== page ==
Module Pattern in Javascript

Module pattern in Javascript

The Module Pattern is what we’d call a “design pattern” in Javascript. It keeps our source code simple and easy to read and use.
The Module Pattern is the most commonly used design pattern and widely accepted in number of large projects such as jQuery, Dojo…


Creating a module

We’ll create an anonymous function and calls itself immediately.

(function() {
  // code
})();

Statements that begin with function are always considered to be function declarations and including () creates a function expression.

After creating new scope, we need to namespace our code to access inside the module.

var Module = (function() {
  // code
})()

Public and Private methods

Now we can create any method inside our module and use return to return an Object to Module.
For example we create a public method which is accessible from the outside.

var Module = (function() {
  return {
    publicFunc: function() {
      // code
    }
  }
})()

We’re returning Object Literal then from outside, we can call that method like

Module.publicFunc()

Actually, Javascript doesn’t strictly have private method but we can implement by hiding things that we don’t want people can call it outside the scope of our module.

var Module = (function() {
  var _privateFuncOne = function() {
    // define a locally function
  }
  var _privateFuncTwo = function() {
    // it's only use inside our module
  }

  return {
    publicFunc: function() {
      // we can call private function here, you know
    }
  }
})()

It’s better to use prefix naming convention for private method, it’s easy to read the code when our module has a lot of functions.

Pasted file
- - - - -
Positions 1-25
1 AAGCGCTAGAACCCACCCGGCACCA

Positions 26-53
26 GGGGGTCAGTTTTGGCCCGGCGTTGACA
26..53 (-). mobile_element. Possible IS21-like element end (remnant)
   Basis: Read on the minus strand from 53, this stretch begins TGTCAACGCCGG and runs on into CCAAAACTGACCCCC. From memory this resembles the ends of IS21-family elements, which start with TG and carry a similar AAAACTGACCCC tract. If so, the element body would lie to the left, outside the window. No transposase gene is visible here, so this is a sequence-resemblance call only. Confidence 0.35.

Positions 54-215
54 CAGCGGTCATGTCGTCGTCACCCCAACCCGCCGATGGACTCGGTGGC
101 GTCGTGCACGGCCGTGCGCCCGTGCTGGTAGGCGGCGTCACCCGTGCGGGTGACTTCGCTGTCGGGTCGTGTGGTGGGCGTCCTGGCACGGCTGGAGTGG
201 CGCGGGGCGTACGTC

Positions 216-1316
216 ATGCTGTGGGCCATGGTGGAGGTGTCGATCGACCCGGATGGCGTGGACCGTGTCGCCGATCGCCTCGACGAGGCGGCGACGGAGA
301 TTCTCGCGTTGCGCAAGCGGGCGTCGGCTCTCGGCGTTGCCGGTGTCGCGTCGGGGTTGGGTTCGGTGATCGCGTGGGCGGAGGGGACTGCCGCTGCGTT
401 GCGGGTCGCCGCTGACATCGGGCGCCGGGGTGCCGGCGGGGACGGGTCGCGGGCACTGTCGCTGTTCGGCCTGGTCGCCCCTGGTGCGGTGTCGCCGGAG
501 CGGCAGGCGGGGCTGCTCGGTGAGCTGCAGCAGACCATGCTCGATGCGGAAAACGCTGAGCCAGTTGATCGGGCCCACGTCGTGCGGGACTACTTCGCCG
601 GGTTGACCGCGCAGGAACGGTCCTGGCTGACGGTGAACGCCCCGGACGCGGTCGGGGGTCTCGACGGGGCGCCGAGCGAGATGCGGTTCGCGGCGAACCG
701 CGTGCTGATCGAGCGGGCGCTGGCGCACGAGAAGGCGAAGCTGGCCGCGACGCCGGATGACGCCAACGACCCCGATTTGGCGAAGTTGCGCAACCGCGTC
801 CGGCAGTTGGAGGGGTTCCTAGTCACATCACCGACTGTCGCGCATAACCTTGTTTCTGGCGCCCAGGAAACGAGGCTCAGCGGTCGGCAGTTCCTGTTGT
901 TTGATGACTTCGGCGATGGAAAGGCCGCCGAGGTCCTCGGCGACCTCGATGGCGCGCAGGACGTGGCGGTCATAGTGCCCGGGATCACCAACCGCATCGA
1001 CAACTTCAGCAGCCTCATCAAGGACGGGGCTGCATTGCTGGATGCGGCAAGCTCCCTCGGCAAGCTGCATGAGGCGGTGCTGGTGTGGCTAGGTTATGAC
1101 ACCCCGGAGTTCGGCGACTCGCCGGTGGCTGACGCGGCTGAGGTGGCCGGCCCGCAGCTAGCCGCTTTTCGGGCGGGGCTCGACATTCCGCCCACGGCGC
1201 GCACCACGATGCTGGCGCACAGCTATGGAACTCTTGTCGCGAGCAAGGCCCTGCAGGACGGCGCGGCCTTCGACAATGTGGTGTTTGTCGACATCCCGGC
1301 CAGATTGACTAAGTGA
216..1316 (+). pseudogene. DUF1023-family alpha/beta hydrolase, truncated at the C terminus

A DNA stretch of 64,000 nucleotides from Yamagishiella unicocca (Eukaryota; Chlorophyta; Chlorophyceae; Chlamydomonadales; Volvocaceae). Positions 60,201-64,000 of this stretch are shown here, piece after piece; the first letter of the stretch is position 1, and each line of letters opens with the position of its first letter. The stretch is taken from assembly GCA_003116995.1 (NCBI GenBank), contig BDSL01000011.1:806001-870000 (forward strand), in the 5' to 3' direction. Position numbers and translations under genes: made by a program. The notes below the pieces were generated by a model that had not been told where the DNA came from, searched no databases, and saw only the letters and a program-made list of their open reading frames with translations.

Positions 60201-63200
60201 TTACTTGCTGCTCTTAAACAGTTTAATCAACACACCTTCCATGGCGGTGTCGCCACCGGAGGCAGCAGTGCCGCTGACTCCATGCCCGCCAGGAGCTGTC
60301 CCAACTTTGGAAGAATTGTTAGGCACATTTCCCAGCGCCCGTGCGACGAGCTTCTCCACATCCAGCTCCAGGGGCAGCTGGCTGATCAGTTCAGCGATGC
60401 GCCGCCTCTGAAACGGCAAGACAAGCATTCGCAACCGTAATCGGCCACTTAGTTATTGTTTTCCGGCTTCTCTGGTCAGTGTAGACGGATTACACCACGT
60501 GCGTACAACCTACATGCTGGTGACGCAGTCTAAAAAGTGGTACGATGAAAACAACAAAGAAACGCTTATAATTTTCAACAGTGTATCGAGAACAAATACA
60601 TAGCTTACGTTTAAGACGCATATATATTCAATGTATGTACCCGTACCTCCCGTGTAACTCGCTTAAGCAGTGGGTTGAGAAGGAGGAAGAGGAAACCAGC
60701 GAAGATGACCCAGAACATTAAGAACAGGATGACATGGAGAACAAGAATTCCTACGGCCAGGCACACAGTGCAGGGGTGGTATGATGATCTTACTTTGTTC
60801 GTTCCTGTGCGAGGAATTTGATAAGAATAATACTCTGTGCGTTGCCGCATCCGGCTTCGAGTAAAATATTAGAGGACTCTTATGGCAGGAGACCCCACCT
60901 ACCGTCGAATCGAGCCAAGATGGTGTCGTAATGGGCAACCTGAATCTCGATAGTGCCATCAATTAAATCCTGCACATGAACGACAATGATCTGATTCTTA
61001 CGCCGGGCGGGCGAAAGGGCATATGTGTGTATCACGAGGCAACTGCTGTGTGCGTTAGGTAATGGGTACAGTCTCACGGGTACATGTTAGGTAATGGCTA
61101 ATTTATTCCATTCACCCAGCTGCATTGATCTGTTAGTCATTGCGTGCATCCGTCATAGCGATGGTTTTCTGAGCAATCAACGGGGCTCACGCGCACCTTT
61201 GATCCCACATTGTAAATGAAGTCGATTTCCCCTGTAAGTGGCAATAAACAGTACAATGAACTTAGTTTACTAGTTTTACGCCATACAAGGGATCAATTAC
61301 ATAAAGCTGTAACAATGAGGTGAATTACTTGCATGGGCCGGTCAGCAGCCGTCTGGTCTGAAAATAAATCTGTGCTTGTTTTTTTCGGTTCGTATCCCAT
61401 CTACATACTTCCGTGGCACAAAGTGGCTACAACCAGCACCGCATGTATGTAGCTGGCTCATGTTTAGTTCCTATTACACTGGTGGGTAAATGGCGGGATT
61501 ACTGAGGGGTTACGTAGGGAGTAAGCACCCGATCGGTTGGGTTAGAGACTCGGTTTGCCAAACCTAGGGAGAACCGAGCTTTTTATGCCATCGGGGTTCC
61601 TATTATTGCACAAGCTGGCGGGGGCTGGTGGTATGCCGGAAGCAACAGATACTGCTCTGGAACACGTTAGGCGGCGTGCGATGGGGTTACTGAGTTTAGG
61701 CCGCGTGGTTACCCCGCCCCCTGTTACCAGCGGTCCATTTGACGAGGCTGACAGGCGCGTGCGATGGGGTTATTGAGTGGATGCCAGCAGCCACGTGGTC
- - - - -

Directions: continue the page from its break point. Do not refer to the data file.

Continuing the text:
Module structure

Depending on your project, you can defined and structured your module as some ways below.

Anonymous Object Literal

It’s the easiest way to return an anonymous Object Literal.

var Module = (function() {
  var _privateFunc = function() {
    // code
  }
  return {
    publicFuncOne: function(params) {
      // code
    }
    publicFuncTwo: function() {
      // code
    }
    publicFuncThree: function(params) {
      // code
    }
  }
})()

Locally scoped Object Literal

var Module = (function() {
  var myService = {} // init an locally scoped object

  // Define private function        
  function _privateFunc() {
    // code
  }

  // Define public function
  myService.publicFunc = function() {
    // code
  }
  return myService; // At last, we return our defined object
})()

It’s easier to see what is public or private because public method has locally scoped object attached myService.publicFunc
The Module won’t care about the name of myService because we return the actual an object.

Revealing Pattern

It’s help the syntax of our scripts are even more consistent and explicitly defined public methods and variables which lead to increased readability.

var Module = (function() {
  var _privateFunc = function() {
    // private
  };
  var someFunc = function() {
    // public
  };
  var anotherFunc = function() {
    // public
  };
  return {
    someFunc: someFunc,
    anotherFunc: anotherFunc
  };
})();

Extending Module

Now we have very nice Module, we can even more augmenting this module by extends it.
We create another module named OtherModule extended from our previous Module

var OtherModule = (function(Module) {
  Module.extensionFunc = function() {
    // code
  }
})(Module || {});

Firstly, we need pass Module namespace to OtherModule to get accessible. After that, we easily to create an extension method which was add into Module and return.
Finally, OtherModule has three method, two of them extended from Module which are someFunc, anotherFunc and a new one just have been created which is extensionFunc.

The keyword Module || {} for the error case, that means if Module is undefined we will not have any problem here.


Conclusion

Advantages

  • Cleaner approach for developers
  • Supports private data
  • Less clutter in the global namespace
  • Localization of functions and variables through closures
  • The syntax of our scripts are even more consistent

Disadvantages

  • The power to have private methods and variables can be abused
  • Extending objects is unclear
  • Object identities is unclear – instanceof doesn’t work.

 

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